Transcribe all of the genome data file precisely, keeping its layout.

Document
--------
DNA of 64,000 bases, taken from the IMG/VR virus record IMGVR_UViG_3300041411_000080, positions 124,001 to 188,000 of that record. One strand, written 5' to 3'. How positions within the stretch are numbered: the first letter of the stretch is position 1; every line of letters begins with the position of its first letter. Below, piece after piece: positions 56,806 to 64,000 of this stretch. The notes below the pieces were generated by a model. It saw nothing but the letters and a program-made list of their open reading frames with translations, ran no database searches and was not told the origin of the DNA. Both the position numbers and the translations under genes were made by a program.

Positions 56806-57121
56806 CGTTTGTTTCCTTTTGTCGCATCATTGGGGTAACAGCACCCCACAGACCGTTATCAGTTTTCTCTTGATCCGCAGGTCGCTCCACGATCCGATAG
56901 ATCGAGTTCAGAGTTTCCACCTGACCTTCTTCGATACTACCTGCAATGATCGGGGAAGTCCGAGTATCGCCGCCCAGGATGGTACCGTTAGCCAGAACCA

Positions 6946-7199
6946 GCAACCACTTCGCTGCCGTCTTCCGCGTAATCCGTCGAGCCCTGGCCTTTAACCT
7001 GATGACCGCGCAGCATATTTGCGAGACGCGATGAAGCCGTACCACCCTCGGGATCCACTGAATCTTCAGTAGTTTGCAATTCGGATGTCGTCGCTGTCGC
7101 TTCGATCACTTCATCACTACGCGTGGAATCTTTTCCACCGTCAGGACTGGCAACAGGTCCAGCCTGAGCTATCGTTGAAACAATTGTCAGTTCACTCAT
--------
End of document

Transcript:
DNA of 64,000 bases, taken from the IMG/VR virus record IMGVR_UViG_3300041411_000080, positions 124,001 to 188,000 of that record. One strand, written 5' to 3'. How positions within the stretch are numbered: the first letter of the stretch is position 1; every line of letters begins with the position of its first letter. Below, piece after piece: positions 56,806 to 64,000 of this stretch. The notes below the pieces were generated by a model. It saw nothing but the letters and a program-made list of their open reading frames with translations, ran no database searches and was not told the origin of the DNA. Both the position numbers and the translations under genes were made by a program.

Positions 56806-57121
56806 CGTTTGTTTCCTTTTGTCGCATCATTGGGGTAACAGCACCCCACAGACCGTTATCAGTTTTCTCTTGATCCGCAGGTCGCTCCACGATCCGATAG
56901 ATCGAGTTCAGAGTTTCCACCTGACCTTCTTCGATACTACCTGCAATGATCGGGGAAGTCCGAGTATCGCCGCCCAGGATGGTACCGTTAGCCAGAACCA

Positions 6946-7199
6946 GCAACCACTTCGCTGCCGTCTTCCGCGTAATCCGTCGAGCCCTGGCCTTTAACCT
7001 GATGACCGCGCAGCATATTTGCGAGACGCGATGAAGCCGTACCACCCTCGGGATCCACTGAATCTTCAGTAGTTTGCAATTCGGATGTCGTCGCTGTCGC
7101 TTCGATCACTTCATCACTACGCGTGGAATCTTTTCCACCGTCAGGACTGGCAACAGGTCCAGCCTGAGCTATCGTTGAAACAATTGTCAGTTCACTCAT